How Often Do You Really Need To Get A Mammogram?

The American Cancer Society says breast cancer is one of the most common types of cancer in women, accounting for 30% of all new cancers found in women each year. Even if you actively try to stay away from the official statistics, you only have to get on YouTube to see content creators like Tess Christine and Bec from Eamon & Bec sharing their life updates about being diagnosed with breast cancer. Their journeys are both uplifting and challenging and they leave a sense of alarm in the minds of viewers. 

Seeing other women deal with the disease makes us wonder about our own breast health: How old should we be to get our first mammogram? Are self-checks enough? Should we be worried if a distant relative of ours had breast cancer? How painful is a mammogram going to be? These are some possible questions that could flood your mind if you've never had a mammogram before. 

If you've taken the plunge and gone for your first screening, you might be wondering how often you really need to continue the unpleasant exercise. Luckily, the experts have some answers that can shed light on all your queries. 

Once a year is the general recommended frequency

While a strong history of breast cancer in the family and having a genetic mutation that puts you at risk of the disease can alter the frequency and age you start, the normal recommended number of times to do a mammogram is once a year, according to breast surgeon Dr. Sarah Cate of Mount Sinai Health System. "Patients at average risk should get annual mammography starting at age 40," she said. That recommendation was arrived at based on past accounts of saved lives and a general consensus among all major health organizations. Women are expected to continue screening till the age of 75, as put by board-certified OB/GYN and author Dr. Nita Landry to PureWow.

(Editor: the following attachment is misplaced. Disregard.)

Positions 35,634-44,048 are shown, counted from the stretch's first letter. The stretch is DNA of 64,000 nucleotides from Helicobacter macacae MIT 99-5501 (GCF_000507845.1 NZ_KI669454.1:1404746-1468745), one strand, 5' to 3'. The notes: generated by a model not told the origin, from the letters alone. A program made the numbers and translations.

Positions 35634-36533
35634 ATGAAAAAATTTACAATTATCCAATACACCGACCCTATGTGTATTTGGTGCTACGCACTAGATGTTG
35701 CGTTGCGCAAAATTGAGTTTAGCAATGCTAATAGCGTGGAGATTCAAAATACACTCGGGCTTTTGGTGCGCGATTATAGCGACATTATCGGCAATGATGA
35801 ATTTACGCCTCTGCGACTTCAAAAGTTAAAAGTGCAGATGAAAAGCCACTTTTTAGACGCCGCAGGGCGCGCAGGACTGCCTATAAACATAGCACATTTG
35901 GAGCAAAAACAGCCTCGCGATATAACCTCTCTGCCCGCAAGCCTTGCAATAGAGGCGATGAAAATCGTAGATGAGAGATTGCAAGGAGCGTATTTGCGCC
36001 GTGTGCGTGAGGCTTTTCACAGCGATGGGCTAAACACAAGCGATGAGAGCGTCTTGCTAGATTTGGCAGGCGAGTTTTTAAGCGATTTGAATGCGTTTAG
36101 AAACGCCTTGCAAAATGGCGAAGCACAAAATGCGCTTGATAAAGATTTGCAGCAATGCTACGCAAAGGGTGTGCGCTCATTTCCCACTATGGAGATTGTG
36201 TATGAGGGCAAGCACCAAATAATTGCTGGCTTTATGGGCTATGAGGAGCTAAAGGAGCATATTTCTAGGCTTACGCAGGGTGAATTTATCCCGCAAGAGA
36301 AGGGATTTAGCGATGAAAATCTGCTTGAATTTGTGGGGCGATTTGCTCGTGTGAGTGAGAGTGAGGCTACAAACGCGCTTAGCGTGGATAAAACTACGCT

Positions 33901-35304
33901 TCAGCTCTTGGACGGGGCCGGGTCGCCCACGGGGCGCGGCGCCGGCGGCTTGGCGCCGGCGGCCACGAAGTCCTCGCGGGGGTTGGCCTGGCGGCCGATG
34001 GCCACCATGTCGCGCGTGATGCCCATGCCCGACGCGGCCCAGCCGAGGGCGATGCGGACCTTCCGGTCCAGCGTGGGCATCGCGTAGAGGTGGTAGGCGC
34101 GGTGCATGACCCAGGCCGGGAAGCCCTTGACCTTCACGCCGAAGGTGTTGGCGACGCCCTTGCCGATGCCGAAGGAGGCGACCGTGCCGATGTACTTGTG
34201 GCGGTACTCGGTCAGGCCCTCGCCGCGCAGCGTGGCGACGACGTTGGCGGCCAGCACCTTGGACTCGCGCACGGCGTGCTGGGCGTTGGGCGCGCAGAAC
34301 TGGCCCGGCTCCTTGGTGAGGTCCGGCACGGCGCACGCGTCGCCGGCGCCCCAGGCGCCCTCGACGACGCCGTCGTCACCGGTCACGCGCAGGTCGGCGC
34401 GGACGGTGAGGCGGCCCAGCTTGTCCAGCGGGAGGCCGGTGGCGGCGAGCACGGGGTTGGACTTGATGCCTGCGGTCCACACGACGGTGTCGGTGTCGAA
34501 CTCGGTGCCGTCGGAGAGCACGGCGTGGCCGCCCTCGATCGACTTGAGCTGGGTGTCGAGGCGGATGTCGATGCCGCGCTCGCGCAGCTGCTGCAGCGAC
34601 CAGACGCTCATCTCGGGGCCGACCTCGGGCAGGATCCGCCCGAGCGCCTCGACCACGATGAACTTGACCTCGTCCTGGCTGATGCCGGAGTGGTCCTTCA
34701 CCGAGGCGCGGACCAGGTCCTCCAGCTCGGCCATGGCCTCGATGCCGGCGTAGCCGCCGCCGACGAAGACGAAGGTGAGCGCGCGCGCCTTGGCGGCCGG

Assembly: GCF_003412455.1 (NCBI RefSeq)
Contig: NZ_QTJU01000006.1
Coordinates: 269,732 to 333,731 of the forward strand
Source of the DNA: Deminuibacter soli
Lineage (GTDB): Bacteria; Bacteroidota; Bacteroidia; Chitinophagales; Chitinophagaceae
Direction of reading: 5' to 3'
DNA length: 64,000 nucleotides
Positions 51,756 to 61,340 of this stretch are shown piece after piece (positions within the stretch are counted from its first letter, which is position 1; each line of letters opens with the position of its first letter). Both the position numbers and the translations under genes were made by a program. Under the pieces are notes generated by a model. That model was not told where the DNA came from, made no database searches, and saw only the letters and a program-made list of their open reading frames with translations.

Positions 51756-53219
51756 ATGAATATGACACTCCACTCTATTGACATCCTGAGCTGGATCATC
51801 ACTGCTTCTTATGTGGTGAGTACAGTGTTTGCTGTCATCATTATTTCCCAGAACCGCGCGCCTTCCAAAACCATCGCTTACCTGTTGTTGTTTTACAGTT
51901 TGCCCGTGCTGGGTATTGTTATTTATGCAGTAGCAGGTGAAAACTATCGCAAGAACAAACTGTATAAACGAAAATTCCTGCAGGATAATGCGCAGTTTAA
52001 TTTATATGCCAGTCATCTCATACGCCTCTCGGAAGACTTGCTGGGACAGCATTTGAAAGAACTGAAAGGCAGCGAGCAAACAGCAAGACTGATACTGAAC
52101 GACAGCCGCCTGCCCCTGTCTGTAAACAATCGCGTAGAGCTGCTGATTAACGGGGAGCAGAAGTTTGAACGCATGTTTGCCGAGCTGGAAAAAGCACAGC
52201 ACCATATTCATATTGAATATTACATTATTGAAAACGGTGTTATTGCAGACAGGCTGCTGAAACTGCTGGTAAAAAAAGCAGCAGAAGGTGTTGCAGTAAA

"Patients that have a strong family history of either breast or ovarian cancer should start getting mammography 10 years before the first relative that was diagnosed with breast cancer," added Cate. As for those genetically predisposed to the disease — meaning they have the BRCA1 and BRCA2 gene – the starting age is 30. The higher the risk, the earlier the screening and the more frequent it's going to be. 

Meeting with your doctor and discussing family history would give you a more realistic number that's suited for you. "It's really important for each woman to talk to their healthcare provider about their health history, as well as the risks and benefits of screening, in order to determine the right age and method," Landry said. 

What to expect at a mammogram

If you've ever heard about the account of their first mammogram from a friend, you know it's going to be unpleasant, but more often than not, the experience is not as bad as people assume, at least according to Landry (via PureWow). Wearing comfy clothes to your mammogram appointment is a great first step. It's also a good idea to avoid lotions, deodorant, and spritzing any scented products on yourself before your appointment. 

Once you're there, expect to be at the office for less than half an hour because the procedure really is quick. You have an option between 2D and 3D mammograms, added Landry. "From a patient perspective, the experience of getting a 2D or 3D mammogram is very similar; both require compression of the breast. However, since 3D mammograms provide more detailed images, they decrease your chance of a false positive. In addition, they modestly increase the detection of breast cancer," she shared with PureWow.  

Your breasts go through a lot of changes over the age of 40 due to hormonal changes, so doing the yearly screening is a great way to keep on top of things. How often you get your mammogram also helps when it comes to detecting the disease early, which will eventually aid in how effectively it's treated.